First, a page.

...if global warming trends persist, forests will expand northwards to the edge of the Arctic Sea destroying the tundra... For the collared lemming the tundra and life itself are inseparable, and the report states that the species will be extinct before the end of this century. Perhaps all that will be left then will be a folk memory of a small, suicidal rodent. But the real tragedy will be that the lemmings didn't jump. They were pushed.

RIP, ya bastard

Boris Yeltsin, dead at 76.

I don't hate the guy or anything, but one of the most troublesome stories we tell ourselves when it comes to Russia is that "Yeltsin=Good, Putin=Bad." Things have gotten worse for Russians under Putin when it comes to human rights, and that's clearly bad, but they weren't wonderful to begin with.

On the other hand -- and this isn't an exchange or trade-off -- it's gotten much better for Russians when it comes to eating. Yeltsin presided over the collapse of the Russian economy, and it was only barely beginning to recover when he left.

So you've got a guy who was a lousy democrat without even managing to clothe and feed his people properly, and you've got Putin who's undeniably a worse democrat, but who's presiding over a recovering economy. That is, I think, the more accurate narrative to tell about Russia since the end of the USSR.

Globalization in pictures

I can't help but think this is the most staged picture ever, but if you want a good illustration of globalization at work this might be it.

Yes, that's an AK-47. And yes, that's an iPod.

Friday, April 20, 2007

Putting smart bombs in the hands of dumb people

via Uncorrected Proofs, Billy Bragg's performance of "Waiting for the Great Leap Forwards" on... CBS? The hell?

Like UP, I prefer the original. But any Bragg is good Bragg.

...ah, the miracle of the Internets. The original version of Waiting for the Great Leap Forward. This is not the original video, I suspect, but somebody who's decided to use it as a soundtrack to their slideshow.


Brian Beutler:
...if an Iranian leader with great visibility--say, Mahmoud Ahmedinejad--had been videotaped singing "Bomb, bomb, bomb, bomb bomb America," (which, yes, sounds foolish but you get the idea) it wouldn't be taken lightly here. Fox News would treat it as a sign that the regime was unstable and dangerous and, voila, we'd allow it to bring us a step closer to war.
In fact, we've already seen this kind of thing over and over again with China. Some two-bit Chinese General points out the obvious -- that China's nuclear deterrent exists for a reason -- and suddenly the entire wingnutosphere freaks the hell out and starts gearing for war.

But remember everyone, Ahmedinejad is an anti-semite, so clearly we're on the side of angels.


This post by Dave at the Galloping Beaver has finally prompted me to put down in pixels a post that's been bouncing around in my brain for a few months now. You should go read it now, and please come back.

While I find it regrettable, I think it's easily understood why we don't spend a lot of time pondering what, exactly, our wars do to the other side. The Americans seem to think that their soldiers, sailors, and airmen have the accuracy of cupid and the good intentions of St. Patrick. Even in Canada, we excuse with a wave of our hands all the collateral damage we do by simply stating, as if it were fact, that we're there to do a good thing -- ergo, the bad things we do are justified.

Like I said, I understand why we do this. If we spent a long time thinking about what we do to the browner places of the Earth, I suspect we'd just stop doing it. What really confuses me, though, is how little time we spend thinking about what we do to our own side -- most especially our own soldiers.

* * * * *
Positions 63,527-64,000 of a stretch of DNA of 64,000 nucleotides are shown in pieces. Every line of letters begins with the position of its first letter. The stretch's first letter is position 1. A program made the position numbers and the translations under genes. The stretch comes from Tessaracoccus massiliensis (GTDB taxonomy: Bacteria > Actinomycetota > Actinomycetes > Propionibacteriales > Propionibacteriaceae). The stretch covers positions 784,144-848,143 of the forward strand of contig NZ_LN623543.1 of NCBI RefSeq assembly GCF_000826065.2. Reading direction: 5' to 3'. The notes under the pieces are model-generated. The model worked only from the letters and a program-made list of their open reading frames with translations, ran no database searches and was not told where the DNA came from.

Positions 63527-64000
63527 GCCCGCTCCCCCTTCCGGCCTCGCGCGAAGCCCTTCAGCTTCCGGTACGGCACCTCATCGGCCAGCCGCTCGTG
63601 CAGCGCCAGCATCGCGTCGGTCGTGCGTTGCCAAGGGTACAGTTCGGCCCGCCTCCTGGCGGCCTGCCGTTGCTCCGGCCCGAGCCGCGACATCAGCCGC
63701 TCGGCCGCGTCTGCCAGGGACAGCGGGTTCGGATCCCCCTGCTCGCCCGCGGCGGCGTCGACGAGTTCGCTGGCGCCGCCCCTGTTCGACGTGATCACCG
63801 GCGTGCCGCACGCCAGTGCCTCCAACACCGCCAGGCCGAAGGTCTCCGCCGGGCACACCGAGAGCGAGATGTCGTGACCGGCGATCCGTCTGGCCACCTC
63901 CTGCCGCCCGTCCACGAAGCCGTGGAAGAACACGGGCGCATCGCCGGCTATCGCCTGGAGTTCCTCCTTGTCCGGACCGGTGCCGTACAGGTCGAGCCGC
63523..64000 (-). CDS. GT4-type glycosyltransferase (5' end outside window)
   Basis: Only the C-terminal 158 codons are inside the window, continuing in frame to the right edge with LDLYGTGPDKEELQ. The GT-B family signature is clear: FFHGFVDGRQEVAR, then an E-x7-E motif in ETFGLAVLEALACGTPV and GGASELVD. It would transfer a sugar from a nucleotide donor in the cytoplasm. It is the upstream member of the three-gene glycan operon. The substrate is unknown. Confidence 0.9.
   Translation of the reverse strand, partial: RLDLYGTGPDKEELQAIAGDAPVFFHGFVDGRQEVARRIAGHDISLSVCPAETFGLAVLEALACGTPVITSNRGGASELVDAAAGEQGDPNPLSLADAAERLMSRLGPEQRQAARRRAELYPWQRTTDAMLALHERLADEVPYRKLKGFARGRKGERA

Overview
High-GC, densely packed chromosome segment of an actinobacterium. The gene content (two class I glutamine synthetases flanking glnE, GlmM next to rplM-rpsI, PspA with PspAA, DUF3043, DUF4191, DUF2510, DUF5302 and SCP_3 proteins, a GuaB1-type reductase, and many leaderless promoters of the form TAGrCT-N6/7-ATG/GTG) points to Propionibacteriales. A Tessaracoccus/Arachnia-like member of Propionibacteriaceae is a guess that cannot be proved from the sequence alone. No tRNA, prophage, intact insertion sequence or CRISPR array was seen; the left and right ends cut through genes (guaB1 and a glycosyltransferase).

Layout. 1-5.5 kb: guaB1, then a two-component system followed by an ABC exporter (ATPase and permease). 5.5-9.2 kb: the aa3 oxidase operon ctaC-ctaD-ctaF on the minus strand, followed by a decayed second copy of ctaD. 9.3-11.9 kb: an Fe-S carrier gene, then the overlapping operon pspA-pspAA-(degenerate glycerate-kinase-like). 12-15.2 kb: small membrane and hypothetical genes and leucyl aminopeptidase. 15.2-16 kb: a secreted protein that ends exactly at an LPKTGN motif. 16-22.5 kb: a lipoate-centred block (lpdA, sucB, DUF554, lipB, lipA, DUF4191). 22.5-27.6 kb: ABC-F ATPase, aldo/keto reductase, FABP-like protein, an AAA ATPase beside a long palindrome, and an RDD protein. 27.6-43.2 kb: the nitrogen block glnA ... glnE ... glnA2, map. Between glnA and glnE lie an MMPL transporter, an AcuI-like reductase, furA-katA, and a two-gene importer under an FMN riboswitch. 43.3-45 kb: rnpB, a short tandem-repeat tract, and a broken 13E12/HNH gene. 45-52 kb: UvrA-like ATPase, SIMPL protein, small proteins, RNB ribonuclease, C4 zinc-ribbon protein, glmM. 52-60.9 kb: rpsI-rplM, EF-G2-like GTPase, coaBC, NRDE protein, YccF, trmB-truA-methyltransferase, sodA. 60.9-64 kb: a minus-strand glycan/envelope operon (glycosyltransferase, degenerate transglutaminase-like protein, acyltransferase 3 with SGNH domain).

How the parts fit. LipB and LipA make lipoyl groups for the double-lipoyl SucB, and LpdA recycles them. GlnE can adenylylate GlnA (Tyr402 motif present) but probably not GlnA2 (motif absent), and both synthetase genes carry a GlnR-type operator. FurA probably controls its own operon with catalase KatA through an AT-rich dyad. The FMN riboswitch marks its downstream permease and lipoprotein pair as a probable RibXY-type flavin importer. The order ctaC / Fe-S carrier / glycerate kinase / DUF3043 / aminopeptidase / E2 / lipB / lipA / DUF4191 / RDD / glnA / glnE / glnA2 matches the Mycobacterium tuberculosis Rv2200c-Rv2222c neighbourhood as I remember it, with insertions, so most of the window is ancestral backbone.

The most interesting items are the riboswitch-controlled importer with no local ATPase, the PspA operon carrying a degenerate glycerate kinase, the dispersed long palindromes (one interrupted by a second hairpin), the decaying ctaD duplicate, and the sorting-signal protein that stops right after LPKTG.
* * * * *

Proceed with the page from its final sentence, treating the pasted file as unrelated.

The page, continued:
If you haven't read up on these matters, you might be surprised to find that, by far, the most common psychological ailment for soldiers who return from war -- more common even than the grief of watching friends die -- is the trauma of knowing you've killed another human being. Even those who never end up actually killing another man report being upset at the self-knowledge that they would follow an order to do so. Like I said, you might find this surprising, but only because in our society we've so devalued the act of killing another human being -- our heroes kill and torment without forethought or regret -- that the act of taking a human life seems to be worth about as much as the old Italian lira.

While every army inevitably employs some men who revel in killing, the vast majority of soldiers don't start off wanting to kill -- even raised in our society, most people don't have that kind of bloodlust. They have to be trained to kill, made to kill. The modern army breaks men like horses are broken to the saddle.

The word "break", in this context, actually implies far more violence than is actually the norm. For horses, one of the most effective ways of training the beast is to simply be around it for the first days of its life, holding it and controlling it while it's still young enough to be overpowered by a human. The impression this makes lasts for a lifetime.

Similarly, the modern army doesn't rely on ritual beatings for its discipline. Rather, a new recruit slowly has their ties to the outside world weakened, while the ties to the army and to their fellow soldiers are created and strengthened. The army becomes your family, and more than anything you want to make your family proud. (It's a cliché to say that most soldiers returning to Iraq are heading back for their brothers in the force. It is also true.)

The effect in both cases is the same. Neither a man nor a horse is robbed of their independence of mind or spirit -- as any rider who's been thrown will tell you -- but at the end of the day, the objective is to have a creature who obeys. An army is only as effective as its soldiers are obedient, and the armies of the west (with the full arsenal of modern psychology behind them) are very effective indeed.